Kratom can be a stimulant and a sedative, while alcohol is a depressant. In general, it can be dangerous to mix these classes of drugs together.

Many people already know that you shouldn’t mix drugs and alcohol, but unfortunately, this doesn’t stop some people from doing it. Kratom, although a fairly new substance in the United States, is just one of many drugs available in stores and on the internet.

Use of kratom has increased in the United States over the past few years. Some may wonder about the safety of kratom and drinking, specifically if it is safe to combine them.

Although there isn’t currently much data on what happens if you mix kratom and alcohol, examining the properties of these substances individually provides valuable information about the possible risks of this combination.

Alcohol is a depressant, which means it inhibits the function of the central nervous system. It also blocks messages from nerve receptors to the brain. As a result, a person’s perceptions, movements and senses are affected. Kratom, on the other hand, is both a stimulant and a sedative.

Combining a depressant with a stimulant or with a sedative, in general, can be dangerous. With that in mind, it’s best to simply avoid mixing kratom and alcohol.


Department of Justice, Drug Enforcement Administration. “Kratom.” April, 2020. Accessed June 28, 2020.

Cinosi, Eduardo; Martinotti, Giovanni; Simonato, Pierluigi; et al. “Following “the Roots” of Kratom (Mit[…]in Western Countries.” BioMed Research International, 2015. Accessed June 28, 2020.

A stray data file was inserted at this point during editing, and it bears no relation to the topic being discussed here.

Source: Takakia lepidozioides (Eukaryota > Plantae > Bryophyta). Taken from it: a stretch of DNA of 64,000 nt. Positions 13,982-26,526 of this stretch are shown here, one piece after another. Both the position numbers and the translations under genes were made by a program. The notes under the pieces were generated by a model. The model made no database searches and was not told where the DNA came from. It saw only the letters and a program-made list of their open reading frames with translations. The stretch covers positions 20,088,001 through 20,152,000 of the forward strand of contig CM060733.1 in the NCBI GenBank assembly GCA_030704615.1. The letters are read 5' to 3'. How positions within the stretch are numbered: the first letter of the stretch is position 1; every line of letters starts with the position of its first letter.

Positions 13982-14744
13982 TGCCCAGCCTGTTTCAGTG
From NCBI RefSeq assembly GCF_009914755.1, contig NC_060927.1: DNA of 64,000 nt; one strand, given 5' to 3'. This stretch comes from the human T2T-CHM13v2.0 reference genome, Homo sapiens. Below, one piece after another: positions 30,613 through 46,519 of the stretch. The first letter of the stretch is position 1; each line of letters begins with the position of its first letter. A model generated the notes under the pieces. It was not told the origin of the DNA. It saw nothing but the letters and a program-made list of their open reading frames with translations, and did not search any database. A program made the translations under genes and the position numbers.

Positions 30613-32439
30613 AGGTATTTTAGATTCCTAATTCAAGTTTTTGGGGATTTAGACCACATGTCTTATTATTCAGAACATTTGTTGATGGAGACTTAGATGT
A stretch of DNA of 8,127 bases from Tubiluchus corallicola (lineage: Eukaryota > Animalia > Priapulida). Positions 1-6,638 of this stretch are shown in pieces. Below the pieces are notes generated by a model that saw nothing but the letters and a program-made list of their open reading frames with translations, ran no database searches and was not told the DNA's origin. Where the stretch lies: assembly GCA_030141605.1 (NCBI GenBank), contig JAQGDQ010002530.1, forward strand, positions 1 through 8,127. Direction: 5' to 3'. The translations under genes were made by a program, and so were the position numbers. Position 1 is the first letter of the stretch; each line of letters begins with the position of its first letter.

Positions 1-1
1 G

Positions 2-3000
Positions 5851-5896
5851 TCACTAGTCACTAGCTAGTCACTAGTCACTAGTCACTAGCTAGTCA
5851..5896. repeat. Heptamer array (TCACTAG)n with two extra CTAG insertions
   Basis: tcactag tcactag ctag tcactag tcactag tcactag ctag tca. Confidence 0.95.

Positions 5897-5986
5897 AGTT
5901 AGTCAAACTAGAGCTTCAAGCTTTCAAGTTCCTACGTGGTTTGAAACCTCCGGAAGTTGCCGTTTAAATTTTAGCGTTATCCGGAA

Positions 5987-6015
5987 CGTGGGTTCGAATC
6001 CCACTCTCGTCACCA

Galbis-Reig, David. “A Case Report of Kratom Addiction and Withdrawal.” Wisconsin Medical Journal, February 2016. Accessed June 28, 2020.

Veltri, Charles; Grundmann, Oliver. “Current perspectives on the impact of Kratom use.” July 1, 2019. Accessed June 28, 2020.

Medical Disclaimer

The Recovery Village aims to improve the quality of life for people struggling with substance use or mental health disorder with fact-based content about the nature of behavioral health conditions, treatment options and their related outcomes. We publish material that is researched, cited, edited and reviewed by licensed medical professionals. The information we provide is not intended to be a substitute for professional medical advice, diagnosis or treatment. It should not be used in place of the advice of your physician or other qualified healthcare providers.